What W H Auden Can Do For You, Alexander McCall Smith, Princeton.
W H Auden spent his life not just writing poetry, but wondering what art was for, what it could do and how it could do it. As time wore on, he became pessimistic about the power of art to change the world. At the very least, he became wary of art’s potential to be co-opted into propaganda, and favoured asking questions over preaching, though they were not the pseudo-questions of much modern art that simply wants to affirm the pointlessness of existence, but genuine questions over the value of things.
McCall Smith’s new book, slight as it is, and full of anecdotal diversions as it is, and despite the fact that it takes a while to get going, and hasn’t huge amounts to say about the poetry itself (and to be fair, he’s not trying to), makes the point, much as Edward Mendelson does, that Auden can help us to steer an admittedly crooked path through ethical problems (here of course we see why McCall Smith’s character Isabel Dalhousie quotes Auden), especially when we are faced with choices over what John Bayley, writing on Auden, calls the “fabrication” of poetry versus honesty, or public versus private, or participation versus observation, or myth versus parable.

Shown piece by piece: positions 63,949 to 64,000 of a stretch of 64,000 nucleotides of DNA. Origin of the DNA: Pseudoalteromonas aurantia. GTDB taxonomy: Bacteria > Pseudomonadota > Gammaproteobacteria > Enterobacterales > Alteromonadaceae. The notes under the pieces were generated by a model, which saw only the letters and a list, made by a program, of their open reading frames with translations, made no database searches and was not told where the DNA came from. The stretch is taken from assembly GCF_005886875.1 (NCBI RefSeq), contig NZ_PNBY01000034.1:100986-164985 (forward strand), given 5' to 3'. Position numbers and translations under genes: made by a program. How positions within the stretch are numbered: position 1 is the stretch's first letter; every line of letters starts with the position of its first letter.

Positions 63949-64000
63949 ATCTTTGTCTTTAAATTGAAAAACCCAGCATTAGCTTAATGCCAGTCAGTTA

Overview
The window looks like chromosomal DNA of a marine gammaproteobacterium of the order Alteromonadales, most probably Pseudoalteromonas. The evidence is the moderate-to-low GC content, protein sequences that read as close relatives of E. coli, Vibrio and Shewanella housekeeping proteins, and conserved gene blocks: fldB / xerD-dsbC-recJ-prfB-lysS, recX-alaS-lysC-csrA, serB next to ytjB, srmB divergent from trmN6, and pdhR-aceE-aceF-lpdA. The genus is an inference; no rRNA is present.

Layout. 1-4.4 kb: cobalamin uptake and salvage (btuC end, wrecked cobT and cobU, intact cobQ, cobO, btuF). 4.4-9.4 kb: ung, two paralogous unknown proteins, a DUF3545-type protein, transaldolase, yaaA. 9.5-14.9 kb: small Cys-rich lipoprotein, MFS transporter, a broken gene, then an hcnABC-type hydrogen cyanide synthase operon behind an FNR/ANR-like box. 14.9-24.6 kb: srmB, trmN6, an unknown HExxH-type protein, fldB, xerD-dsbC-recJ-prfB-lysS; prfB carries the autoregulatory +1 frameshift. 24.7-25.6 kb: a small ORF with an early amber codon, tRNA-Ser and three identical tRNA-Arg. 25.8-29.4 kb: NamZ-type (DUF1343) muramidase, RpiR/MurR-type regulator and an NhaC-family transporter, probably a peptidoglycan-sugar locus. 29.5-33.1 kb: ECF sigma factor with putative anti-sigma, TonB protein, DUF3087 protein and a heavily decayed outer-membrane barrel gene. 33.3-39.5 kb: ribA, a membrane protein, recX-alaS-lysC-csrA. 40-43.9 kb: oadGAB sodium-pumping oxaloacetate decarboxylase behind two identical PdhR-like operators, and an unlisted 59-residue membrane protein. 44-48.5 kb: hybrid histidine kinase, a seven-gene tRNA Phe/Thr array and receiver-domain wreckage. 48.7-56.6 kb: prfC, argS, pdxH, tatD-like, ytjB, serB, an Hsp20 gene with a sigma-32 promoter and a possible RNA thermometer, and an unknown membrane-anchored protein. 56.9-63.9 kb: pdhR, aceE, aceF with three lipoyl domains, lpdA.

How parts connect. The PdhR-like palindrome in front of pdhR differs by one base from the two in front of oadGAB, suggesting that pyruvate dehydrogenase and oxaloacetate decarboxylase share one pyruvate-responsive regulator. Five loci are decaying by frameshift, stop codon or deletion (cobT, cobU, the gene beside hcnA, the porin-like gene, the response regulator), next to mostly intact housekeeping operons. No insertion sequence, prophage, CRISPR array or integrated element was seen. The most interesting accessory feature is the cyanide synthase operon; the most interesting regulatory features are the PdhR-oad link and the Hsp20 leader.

McCall Smith writes that he is something of a determinist, much like Auden, finding that our capacity for steering our moral course is severely limited by all the influences on us: genetics, our history and the like. Fair enough. But for Auden this meant a kind of moral isolationism, which Terry Eagleton neatly critiques in his book How To Read a Poem. In a poem such as ‘Musee des Beaux Arts’ Auden observes the indifference of the world to individual human suffering (something he also does, but in ironic fashion in ‘In Memory of W B Yeats’). But Eagleton rightly points out that the world’s indifference, and in particular we might mean here the natural world’s, does not have to mean that we human beings have to be indifferent. For Auden, we can make small, personal moral choices, but are helpless in the face of larger tragedies. Is this really true? Here we see the perennial argument between those who want to change the world for the better and those who think the world will always be the same. Eagleton, as a Marxist, of course sides with the first option, but that is not a reason to blithely dismiss his critique.
More on Auden here: